An empty MRI machine sits in a vacant room. It is large, the lights are dim, and the scene feels eerie.

Recently I took a man that I support to have an MRI taken of his brain in an attempt to explain a recent increase in seizure activity. He has a significant developmental disability and does not use verbal language.       

I did everything I could to prepare him for the experience. I explained to him what was going to happen and why, that he would have to lie down and go into a narrow tube, that the tube would make loud noises, that it might be frightening and disorienting, but that it would not hurt. I told him the story of the MRI machine, as far as I understood it. He listened to me, accepted the story calmly.

But then the evening came when we had to drive down to the hospital. Suddenly he had to undress in a strange place, to lie down in a strange uncomfortable bed, to have a harness placed on him to hold his arms close to his chest and hold his head still. Suddenly it was time to go into the tube.

He began to struggle and cry out in fear and confusion. I don’t know if our preparation had helped at all, but when the time came, when he had to go into that strange place, when the machine began to speak in its strange magnetic tongue, he was afraid. He cried, and tried to get out. He was alone in a place he did not understand. He did not know what was happening to him.

The technicians had very kindly broken the rules and allowed me to stay with him in the room, but I was still outside of the tube. I had the freedom of my limbs. The noises the machine made were not inches from my ears. I called encouraging words to him inside the tube, but they were just more sounds.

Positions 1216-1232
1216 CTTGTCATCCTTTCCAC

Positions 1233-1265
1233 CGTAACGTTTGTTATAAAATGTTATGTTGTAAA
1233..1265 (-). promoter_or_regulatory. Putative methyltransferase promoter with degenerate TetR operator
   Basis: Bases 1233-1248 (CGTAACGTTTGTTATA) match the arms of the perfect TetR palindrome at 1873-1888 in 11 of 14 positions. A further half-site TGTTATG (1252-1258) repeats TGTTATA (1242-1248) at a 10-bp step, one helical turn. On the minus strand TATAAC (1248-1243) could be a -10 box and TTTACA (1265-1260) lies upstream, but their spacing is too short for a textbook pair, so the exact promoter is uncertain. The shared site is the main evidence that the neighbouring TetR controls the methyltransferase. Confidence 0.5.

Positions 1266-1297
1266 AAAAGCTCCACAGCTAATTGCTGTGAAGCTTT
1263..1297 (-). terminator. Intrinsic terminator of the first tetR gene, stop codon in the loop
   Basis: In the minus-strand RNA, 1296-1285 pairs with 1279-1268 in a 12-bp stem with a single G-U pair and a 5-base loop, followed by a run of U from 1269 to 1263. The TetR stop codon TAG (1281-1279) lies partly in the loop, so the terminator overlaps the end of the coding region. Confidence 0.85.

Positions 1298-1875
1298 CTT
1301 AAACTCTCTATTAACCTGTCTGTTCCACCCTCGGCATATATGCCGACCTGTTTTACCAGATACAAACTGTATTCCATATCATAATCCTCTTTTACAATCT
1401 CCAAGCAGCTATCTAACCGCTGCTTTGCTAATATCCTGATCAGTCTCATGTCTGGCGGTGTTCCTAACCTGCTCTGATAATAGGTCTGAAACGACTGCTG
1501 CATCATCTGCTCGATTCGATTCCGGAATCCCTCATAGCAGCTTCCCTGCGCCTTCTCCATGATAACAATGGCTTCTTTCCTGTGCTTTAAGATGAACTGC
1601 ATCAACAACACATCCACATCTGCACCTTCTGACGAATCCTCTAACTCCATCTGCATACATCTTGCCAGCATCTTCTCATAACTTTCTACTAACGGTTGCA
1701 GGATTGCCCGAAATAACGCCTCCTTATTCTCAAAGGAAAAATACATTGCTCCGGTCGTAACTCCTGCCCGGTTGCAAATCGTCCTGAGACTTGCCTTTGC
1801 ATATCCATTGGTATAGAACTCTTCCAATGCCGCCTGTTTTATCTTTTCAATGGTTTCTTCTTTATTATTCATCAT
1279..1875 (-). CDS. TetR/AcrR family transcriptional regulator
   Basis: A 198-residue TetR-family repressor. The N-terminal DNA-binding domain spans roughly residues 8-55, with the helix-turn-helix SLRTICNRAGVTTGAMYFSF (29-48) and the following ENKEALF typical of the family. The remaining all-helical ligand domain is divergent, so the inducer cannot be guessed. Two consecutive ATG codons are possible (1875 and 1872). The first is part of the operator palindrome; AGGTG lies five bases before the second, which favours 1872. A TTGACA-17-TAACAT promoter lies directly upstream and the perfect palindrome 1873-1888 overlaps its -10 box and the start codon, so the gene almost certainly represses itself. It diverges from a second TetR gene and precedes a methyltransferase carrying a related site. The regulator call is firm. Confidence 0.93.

So I did the only thing I could think to do. I wrapped my arms around his legs where they protruded from the machine, and I lay my head on his knees, and I held on to him as tight as I could. This seemed to help, a little. He knew now that there was someone there, if not inside of the machine with him, sharing his fear and his confusion, then at least as physically near as they could get. He knew that he was not alone. He grew calmer, calm enough to get through the test, still enough for the machine to do its work and get the necessary images.

So much of the work of direct support is like this. We are outside of the machine, sitting comfortably by, clothed in health and comfort and privilege, offering consolation that can’t be comprehended to suffering we can’t comprehend. I can’t count how many times I’ve thought to myself, “Why am I here? Just to witness this? Why was I called here if there’s nothing I can give this person?”

This is when presence becomes an act of faith. So often, there is nothing we can do except be there, physically present, a fellow body in a shared space. But we must believe that that is more than it seems, that to be there to hold the person’s hand, or legs, or merely to sit in the corner of the room and watch with them until the night is passed, is enough.

It will never seem like enough, but if we believe that we are where we are meant to be, then we must also believe that what we have to give that person is at least a piece of what they need, even if all we have to give is our presence. Because one day it will be our turn to be inside the machine, and all those who love us will be able to give us is their presence, and we must in turn believe that this will be, somehow, enough.

About Mike Bonikowsky

Mike Bonikowsky lives and works in Dufferin County, Ontario. He is a direct support professional with the local Association for Community Living and spends the rest of his time raising two young children. He has been living and working with men and women with developmental disabilities since 2007. His book Red Stuff is available at https://www.solumpress.com/publications

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